I've recently discovered another very interesting discussion of silence by Pope Benedict, in an exercise of the Papal Magisterium, a 'Message for World Communications Day' only this May, 'Silence and the Word'. He doesn't address the liturgy directly, but he has a lot of interesting things to say about silence in this short reflection.
He starts with the obvious point that silence is a necessary part of communication, since only if you shut up yourself can you hear what the other person is saying. But he goes on to say that silence can be its own form of communication.
It is often in silence, for example, that we observe the most authentic communication taking place between people who are in love: gestures, facial expressions and body language are signs by which they reveal themselves to each other. Joy, anxiety, and suffering can all be communicated in silence—indeed it provides them with a particularly powerful mode of expression. Silence, then, gives rise to even more active communication, requiring sensitivity and a capacity to listen that often makes manifest the true measure and nature of the relationships involved. When messages and information are plentiful, silence becomes essential if we are to distinguish what is important from what is insignificant or secondary.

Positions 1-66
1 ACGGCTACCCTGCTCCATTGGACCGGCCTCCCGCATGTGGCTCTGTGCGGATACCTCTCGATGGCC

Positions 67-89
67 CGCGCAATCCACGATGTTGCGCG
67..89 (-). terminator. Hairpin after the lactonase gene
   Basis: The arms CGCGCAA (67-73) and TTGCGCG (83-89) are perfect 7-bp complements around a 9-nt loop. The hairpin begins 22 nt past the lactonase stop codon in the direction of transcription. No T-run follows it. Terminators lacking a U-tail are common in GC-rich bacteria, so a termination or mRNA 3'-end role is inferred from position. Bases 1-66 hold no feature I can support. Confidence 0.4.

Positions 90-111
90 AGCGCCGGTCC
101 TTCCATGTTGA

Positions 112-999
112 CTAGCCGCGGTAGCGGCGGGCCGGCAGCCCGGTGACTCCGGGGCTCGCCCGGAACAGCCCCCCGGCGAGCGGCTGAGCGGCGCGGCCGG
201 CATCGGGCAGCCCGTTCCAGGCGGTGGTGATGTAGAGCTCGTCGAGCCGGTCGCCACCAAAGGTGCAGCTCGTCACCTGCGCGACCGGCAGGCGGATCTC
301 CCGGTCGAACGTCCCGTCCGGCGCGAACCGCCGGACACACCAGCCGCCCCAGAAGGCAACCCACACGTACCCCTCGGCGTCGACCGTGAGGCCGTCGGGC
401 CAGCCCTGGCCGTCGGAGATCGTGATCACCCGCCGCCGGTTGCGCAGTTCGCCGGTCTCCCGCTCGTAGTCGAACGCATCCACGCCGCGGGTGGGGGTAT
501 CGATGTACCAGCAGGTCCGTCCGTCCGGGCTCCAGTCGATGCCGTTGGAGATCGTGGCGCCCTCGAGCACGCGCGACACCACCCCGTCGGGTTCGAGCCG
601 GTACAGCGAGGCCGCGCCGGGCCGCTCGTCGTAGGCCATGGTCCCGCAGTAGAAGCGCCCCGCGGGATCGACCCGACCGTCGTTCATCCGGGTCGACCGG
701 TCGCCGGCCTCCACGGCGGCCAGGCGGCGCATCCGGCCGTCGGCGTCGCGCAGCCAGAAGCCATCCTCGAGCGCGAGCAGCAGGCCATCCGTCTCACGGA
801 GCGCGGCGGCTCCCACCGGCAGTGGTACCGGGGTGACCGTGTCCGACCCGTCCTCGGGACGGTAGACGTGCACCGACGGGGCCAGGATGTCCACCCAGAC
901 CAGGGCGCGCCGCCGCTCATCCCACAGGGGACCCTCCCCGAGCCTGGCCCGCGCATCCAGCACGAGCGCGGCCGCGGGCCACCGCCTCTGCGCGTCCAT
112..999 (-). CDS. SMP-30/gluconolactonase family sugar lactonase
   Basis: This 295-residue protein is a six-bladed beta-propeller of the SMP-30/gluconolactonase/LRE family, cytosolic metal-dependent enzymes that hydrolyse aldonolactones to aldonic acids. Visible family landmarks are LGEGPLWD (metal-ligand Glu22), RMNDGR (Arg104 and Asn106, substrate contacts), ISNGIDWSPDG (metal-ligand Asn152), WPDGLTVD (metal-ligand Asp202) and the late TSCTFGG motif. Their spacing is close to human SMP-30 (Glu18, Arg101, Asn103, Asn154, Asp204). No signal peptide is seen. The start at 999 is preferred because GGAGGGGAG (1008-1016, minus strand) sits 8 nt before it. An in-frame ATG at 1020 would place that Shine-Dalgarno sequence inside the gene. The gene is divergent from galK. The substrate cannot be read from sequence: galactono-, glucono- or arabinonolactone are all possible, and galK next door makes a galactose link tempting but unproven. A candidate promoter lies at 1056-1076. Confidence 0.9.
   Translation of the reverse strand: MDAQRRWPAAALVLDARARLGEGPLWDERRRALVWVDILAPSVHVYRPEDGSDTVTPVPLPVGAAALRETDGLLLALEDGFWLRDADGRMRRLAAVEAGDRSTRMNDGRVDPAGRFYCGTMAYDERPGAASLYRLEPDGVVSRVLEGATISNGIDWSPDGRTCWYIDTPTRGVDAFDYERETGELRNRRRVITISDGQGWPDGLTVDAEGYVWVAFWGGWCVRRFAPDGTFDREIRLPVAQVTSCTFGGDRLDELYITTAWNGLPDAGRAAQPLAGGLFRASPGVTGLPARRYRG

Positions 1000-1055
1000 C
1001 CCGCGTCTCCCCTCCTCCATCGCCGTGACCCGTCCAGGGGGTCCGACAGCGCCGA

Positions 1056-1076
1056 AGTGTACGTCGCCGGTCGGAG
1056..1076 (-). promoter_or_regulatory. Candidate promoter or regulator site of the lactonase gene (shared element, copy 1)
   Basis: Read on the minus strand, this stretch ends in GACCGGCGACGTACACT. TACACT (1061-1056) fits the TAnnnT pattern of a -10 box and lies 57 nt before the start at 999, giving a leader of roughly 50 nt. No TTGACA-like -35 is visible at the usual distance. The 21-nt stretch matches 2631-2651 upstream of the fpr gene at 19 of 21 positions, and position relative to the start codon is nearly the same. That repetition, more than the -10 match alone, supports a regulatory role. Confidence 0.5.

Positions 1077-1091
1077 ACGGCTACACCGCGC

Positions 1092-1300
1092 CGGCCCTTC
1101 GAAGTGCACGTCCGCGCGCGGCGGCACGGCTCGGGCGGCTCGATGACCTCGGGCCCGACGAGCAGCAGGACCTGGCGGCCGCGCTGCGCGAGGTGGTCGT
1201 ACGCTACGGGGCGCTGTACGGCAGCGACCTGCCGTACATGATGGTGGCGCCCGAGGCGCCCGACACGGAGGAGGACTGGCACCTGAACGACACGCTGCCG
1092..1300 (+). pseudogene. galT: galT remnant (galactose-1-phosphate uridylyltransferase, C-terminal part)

This finds its greatest application with God. God speaks to his creatures not only in words, but also by His silence. Quoting an earlier address to another audience, the Holy Father goes on:
As the Cross of Christ demonstrates, God also speaks by his silence. The silence of God, the experience of the distance of the almighty Father, is a decisive stage in the earthly journey of the Son of God, the incarnate Word …. God’s silence prolongs his earlier words. In these moments of darkness, he speaks through the mystery of his silence.
If God speaks to us even in silence, we in turn discover in silence the possibility of speaking with God and about God. “We need that silence which becomes contemplation, which introduces us into God’s silence and brings us to the point where the Word, the redeeming Word, is born”
I completely missed this at the time it happened; there's a not-particularly-interesting video news report about it here, maybe if they'd reported more about what the Pope said rather than what a couple of bloggers you've never heard of are thinking, it would have made more of an impact!